How to clean your portafilter espresso machine – and keep your coffee tasting great
A short and simple guide to cleaning your espresso machine
If you’ve invested in a portafilter espresso machine, then you clearly love good coffee. And after months or even years of use, the machine should still make coffee that tastes as fresh as it did on day one. However, when you make an espresso, it leaves behind residues such as the coffee’s natural oils or small particles, which then remain in the machine. These need to be removed. Here, we talk about the different steps involved: What is the correct way to clean my portafilter espresso machine? How often do I need to backflush the machine? And which cleaning agents should I use?
A barista’s routine: The daily clean
If you drink coffee every day, then you should clean your espresso machine every day, too. Or at least the parts that get dirty quickly. To keep the outer casing of your portafilter espresso machine sparkling clean, simply give it a wipe with a microfibre cloth. Keeping an eye on the steam wand and drip tray is particularly important. The latter should be removed from the machine after the last espresso of the day and then washed in the sink.
After each use, the steam wand should be wiped with a damp cloth and then turned on briefly to release some steam. Milk residues are, of course, much easier to remove when they are still fresh.
It is also important to “flush” before and after making an espresso – i.e. to flush some water through the brewing unit without a portafilter (see image). This rinses away remaining coffee grounds from the group head. Please also make sure you thoroughly “flush” the machine again shortly before switching it off.
The weekly clean: Backflushing and cleaning the wand
Once a week, your machine needs a more thorough clean. Here, you need a blind filter (also known as a backflush disk, backflush basket or blanking plate) without holes for the portafilter and special cleaning powder or cleaning tablets. First, clean the brewing unit with your cleaning brush. Then put a small amount of the cleaning agent and some water into the blind filter, wait until the agent has dissolved, and lock in the portafilter. Next, run the machine for a few seconds until pressure builds up, and then stop. Repeat this process about ten times. This washes out the brewing unit, and the cleaning agent removes coffee oils and residues. Then, rinse the portafilter with water, lock it in again and repeat the process another ten times with clean water to ensure that no cleaning agent remains in the machine. You can lift out the basket beforehand with a spoon or the blind filter. To reinsert it, simply place it again in the portafilter and screw it back in.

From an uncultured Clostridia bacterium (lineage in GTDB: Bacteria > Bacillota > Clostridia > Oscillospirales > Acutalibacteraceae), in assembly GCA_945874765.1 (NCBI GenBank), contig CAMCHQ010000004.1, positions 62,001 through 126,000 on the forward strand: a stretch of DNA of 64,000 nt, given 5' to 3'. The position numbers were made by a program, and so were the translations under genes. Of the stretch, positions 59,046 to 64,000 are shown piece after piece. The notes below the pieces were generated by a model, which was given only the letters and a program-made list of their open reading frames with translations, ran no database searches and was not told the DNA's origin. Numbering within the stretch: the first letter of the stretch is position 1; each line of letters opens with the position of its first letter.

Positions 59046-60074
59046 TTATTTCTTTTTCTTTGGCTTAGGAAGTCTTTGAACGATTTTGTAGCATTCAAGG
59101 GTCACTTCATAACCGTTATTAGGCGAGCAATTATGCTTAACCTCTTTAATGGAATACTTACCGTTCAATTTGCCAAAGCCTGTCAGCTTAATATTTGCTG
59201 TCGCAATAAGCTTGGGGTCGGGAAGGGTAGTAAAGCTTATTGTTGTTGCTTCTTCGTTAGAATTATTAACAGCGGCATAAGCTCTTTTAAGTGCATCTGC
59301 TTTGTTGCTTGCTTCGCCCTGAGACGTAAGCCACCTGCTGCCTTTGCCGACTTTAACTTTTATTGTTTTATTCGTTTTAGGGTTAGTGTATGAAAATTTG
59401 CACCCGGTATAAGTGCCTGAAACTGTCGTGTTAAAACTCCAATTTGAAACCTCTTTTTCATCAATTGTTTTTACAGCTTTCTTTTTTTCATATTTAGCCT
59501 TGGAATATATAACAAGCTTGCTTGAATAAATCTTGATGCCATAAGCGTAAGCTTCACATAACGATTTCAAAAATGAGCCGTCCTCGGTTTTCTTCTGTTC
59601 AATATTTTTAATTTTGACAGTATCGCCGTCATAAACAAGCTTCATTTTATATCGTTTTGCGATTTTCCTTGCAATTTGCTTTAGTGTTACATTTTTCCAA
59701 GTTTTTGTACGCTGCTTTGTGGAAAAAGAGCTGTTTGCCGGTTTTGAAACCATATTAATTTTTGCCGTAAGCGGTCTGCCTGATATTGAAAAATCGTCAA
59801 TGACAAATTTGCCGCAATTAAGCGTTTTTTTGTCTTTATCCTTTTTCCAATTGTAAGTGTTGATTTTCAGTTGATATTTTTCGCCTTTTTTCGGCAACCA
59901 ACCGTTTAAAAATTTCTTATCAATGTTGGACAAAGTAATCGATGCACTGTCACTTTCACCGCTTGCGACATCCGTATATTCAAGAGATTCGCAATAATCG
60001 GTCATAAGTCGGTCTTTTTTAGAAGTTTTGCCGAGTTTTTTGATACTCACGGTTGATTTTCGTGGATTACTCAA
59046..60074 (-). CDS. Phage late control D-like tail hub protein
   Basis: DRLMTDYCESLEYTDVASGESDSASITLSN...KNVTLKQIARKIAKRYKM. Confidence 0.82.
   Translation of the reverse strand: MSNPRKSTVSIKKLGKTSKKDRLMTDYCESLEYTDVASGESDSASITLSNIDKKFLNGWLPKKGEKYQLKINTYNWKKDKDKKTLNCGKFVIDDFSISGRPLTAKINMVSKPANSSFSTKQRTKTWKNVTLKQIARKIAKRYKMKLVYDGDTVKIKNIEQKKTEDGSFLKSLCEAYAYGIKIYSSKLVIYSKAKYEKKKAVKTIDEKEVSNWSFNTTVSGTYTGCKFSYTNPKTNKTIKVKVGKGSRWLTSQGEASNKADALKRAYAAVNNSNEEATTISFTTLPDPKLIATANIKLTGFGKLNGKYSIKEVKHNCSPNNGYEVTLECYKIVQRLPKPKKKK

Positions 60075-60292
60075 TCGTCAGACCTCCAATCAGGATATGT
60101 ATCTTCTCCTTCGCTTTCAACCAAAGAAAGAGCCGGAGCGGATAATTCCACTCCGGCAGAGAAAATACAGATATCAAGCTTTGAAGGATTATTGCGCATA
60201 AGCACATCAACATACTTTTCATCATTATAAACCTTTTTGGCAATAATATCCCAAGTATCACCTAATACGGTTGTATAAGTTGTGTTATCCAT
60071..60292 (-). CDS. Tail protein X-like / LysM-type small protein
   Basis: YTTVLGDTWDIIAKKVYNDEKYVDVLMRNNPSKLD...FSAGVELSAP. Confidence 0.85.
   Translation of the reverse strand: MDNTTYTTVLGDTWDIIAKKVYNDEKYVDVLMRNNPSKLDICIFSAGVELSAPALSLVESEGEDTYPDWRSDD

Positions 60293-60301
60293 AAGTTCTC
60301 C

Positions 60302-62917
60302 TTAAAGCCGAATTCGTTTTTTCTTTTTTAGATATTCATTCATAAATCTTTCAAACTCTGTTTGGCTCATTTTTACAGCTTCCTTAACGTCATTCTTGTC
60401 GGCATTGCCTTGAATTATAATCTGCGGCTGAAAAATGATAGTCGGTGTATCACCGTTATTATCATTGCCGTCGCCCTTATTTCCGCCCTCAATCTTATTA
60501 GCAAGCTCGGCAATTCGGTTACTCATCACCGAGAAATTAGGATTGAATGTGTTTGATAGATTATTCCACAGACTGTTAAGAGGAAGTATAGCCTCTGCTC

Tip: Pour away the first espresso you make after the weekly clean.
It’s also important to clean the espresso machine’s portafilter and baskets: place these in some hot water mixed with special cleaning powder and leave them to soak for 15 minutes or overnight if necessary. Please note: the cleaning agent can attack the portafilter handle, so be careful not to leave that in the water.
When everything is rinsed and dried, then put the parts back together.
To remove any crust on the steam wand, soak the wand in a cup of water once a week – preferably mixed with a specialist steam wand cleaner. Simply release pressure from the wand 5–7 times and then repeat the process with clean water.
And don’t forget…
• Replace the portafilter gasket around every six months.
• Depending on water hardness, you should descale your espresso machine every 12 months. It’s best to ask your espresso machine dealer about this.
• And finally: please be sure to observe the maintenance intervals recommended by the manufacturer.